Wild Horses, by Dick Francis

Thomas Lyon abandoned a career as a jockey to become a successful film director, and he's now making a movie based on a fictionalised account of an unsolved death that occurred twenty years ago. During the filming, he visits the deathbed of an old friend who, in his confusion, mistakes Thomas for a priest, and offers a mysterious confession. After the old man dies, there are increasingly violent attempts, culminating in murder, to prevent the film from being made, but Thomas is determined not to give up on it.

The book on which the film is based had been critically well-received, and the author is involved in the screenplay, but strongly objects to the changes that Thomas wants to make to create a commercially successful movie. The tension between Thomas and the writer generates much of the early drama in the story.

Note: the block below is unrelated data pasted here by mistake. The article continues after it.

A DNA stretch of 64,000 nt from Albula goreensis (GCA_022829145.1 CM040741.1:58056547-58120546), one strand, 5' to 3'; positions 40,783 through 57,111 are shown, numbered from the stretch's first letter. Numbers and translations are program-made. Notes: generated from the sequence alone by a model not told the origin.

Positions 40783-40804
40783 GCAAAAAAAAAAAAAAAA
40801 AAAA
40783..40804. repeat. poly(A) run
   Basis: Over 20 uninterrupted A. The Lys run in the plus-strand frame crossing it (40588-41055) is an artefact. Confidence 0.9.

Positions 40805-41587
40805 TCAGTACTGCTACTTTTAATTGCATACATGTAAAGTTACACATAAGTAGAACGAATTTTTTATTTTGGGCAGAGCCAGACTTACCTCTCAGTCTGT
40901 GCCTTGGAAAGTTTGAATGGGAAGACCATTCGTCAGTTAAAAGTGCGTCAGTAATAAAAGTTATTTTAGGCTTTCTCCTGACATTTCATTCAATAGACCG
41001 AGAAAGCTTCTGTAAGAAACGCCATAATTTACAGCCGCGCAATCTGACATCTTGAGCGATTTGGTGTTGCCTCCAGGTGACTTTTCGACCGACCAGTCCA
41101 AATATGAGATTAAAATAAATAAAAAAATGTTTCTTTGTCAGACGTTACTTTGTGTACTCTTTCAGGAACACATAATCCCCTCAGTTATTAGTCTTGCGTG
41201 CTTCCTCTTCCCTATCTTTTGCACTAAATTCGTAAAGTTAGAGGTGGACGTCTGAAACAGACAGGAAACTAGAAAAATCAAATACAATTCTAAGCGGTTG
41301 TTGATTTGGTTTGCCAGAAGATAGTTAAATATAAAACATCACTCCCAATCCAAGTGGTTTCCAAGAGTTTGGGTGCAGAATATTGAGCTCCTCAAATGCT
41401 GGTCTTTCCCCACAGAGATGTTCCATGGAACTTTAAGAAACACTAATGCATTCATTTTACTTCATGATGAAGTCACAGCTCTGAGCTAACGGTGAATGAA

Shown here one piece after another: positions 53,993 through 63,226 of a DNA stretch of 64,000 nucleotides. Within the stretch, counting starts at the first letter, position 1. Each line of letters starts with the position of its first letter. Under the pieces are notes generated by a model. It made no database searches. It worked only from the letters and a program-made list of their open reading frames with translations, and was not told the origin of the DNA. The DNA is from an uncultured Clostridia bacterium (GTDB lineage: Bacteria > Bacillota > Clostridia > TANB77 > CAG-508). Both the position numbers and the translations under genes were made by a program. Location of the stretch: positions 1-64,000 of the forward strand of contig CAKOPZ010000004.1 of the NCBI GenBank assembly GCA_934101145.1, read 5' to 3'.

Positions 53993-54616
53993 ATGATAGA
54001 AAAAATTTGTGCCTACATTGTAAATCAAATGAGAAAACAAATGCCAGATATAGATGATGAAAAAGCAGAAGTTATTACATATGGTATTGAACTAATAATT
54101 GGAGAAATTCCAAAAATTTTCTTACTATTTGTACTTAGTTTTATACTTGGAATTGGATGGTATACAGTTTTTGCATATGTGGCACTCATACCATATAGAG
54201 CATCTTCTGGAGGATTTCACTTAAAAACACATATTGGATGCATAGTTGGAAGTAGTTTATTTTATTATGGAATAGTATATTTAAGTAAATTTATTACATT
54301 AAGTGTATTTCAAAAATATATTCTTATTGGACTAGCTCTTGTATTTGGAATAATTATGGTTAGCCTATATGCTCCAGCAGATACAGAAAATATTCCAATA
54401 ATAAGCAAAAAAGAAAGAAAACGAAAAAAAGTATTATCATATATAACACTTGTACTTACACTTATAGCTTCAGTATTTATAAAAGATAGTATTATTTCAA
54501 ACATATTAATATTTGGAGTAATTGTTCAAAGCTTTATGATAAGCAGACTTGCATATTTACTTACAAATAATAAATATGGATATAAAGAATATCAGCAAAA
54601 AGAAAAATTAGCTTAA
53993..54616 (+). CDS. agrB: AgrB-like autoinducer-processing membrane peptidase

Although the ostensible story is the uncovering of the mystery, a lot of the interest comes from the detail provided on the making of a feature film, which was interesting and plausible without being over-detailed. And although the film is based around jockeys and trainers, there was a lot less in the book about horsey stuff than I'd expected to find in a Dick Francis novel.

Towards the end the story was a little bit implausible but this didn't really matter, because the flow of the writing made it a pleasure just to listen to.

Tony Britton was the reader and he was excellent. The only quibble I had is that he's obviously quite a lot older than Thomas (who is 30 in the book) and so it rather felt like the story was being told by Thomas in his old age, looking back on events many years ago.

Completed : 05-Jan-2005 (audiobook)

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